Funky distortion circuit on this fender 'super twin' amp

Tube or solid-state, this section goes to eleven!

Funky distortion circuit on this fender 'super twin' amp

Postby indyguitarist » 09 Aug 2007, 15:10

http://www.indyguitarist.com/schematics ... r-twin.pdf

I'd be interested in hearing your guys' opinions on this circuit...
I'm actually a bit stumped too. I'm not familiar with what the distortion control is doing to achieve distortion, the tube stage does not have a plate resistor, cathode cap and resistor not going to ground... funky!!

thoughts?

bw
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Postby JHS » 09 Aug 2007, 17:43

Extract the dist-circuit from the schem (this cathodyn stage) and then take a look at it.

The dist-pot shifts the working point of the tube into the non-linear region. IMHO the stage works acc. to the dist-setting as a limiter too.

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Postby magikker » 09 Aug 2007, 23:01

I own a super twin reverb... it is the single worst sounding distortion ever. EVER!
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Postby soulsonic » 09 Aug 2007, 23:04

Yeah, that era of amps has a really bad reputation for some crummy designs. Usually the best thing to do with them is gut them for parts.
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Postby bajaman » 09 Aug 2007, 23:10

Yep - one of CBS Fender's worst amps - but can be easily modified to twin reverb specs, and has a 5 band tube graphic (rotary knobs) equalizer too.
As for the distortion circuit - total crap
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Postby magikker » 09 Aug 2007, 23:28

Yeah, not the best design in the world by anyone's standard. Oh, wait, I take that back. I forgot about one group of people who absolutly love this amp. Pedal steel players.
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Postby soulsonic » 10 Aug 2007, 00:09

magikker wrote:......I forgot about one group of people who absolutly love this amp. Pedal steel players.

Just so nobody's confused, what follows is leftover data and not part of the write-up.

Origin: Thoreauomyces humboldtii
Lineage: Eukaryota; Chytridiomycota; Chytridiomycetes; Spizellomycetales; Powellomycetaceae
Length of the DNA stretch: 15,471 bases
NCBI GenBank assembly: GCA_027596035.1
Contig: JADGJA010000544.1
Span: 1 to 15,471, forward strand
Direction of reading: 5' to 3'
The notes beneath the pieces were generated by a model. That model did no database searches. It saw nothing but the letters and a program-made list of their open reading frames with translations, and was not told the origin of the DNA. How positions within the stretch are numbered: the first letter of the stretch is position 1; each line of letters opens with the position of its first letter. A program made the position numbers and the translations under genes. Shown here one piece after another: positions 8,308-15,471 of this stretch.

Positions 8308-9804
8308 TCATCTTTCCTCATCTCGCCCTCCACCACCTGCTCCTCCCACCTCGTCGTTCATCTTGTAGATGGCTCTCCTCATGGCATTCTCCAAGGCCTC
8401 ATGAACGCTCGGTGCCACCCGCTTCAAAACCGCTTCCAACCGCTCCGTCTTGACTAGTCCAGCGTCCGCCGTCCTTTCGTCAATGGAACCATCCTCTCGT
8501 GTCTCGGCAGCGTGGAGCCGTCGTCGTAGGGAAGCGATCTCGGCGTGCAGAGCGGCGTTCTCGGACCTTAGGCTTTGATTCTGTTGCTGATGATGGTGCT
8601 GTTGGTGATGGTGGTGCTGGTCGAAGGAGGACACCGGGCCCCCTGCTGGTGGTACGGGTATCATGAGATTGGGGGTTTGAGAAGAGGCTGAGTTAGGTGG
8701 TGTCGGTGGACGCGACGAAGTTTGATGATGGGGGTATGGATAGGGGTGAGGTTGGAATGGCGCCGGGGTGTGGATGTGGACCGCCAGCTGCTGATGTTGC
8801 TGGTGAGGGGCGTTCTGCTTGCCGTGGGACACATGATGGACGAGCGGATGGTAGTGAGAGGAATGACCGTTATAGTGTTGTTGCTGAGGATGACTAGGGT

Yet another reason not to like them. :lol:
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Postby bajaman » 10 Aug 2007, 01:47

If my memory serves me correctly, it was a Paul Rivera design too.
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Postby indyguitarist » 10 Aug 2007, 17:06

JHS wrote:Extract the dist-circuit from the schem (this cathodyn stage) and then take a look at it.

The dist-pot shifts the working point of the tube into the non-linear region. IMHO the stage works acc. to the dist-setting as a limiter too.

JHS


I'm feeling like a serious newb on this one. :lol:

The signal appears to come out of the anode @ v3a into the .047uf cap and then into both v3b AND the hi pass filter going to the gain control which is a .0047uf and a 68k. The opposite lug on the gain control is going to the cathode cap and resistor on v3b (?) which are connected to the inductor and a 2.2k resistor to ground.

What function does this inductor do here?

On v3a there is a 3.9k to ground before the grid there... I wouldn't think the signal would be THAT strong after the eq so as to need this resistor that small... thoughts? No cathode cap or resistor there either, and a 47k plate resistor (?)

I'm still not seeing any sort of of plate resistor for v3b - is this a different type of tube circuit that I'm just not familiar with?

Thanks again for the "schooling"!

:D
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Postby magikker » 10 Aug 2007, 17:35

Well it's a different type of amp. It's complicated. Very. I'm getting to the point were I can understand the smaller fenders but this thing is above my head. It's a beast...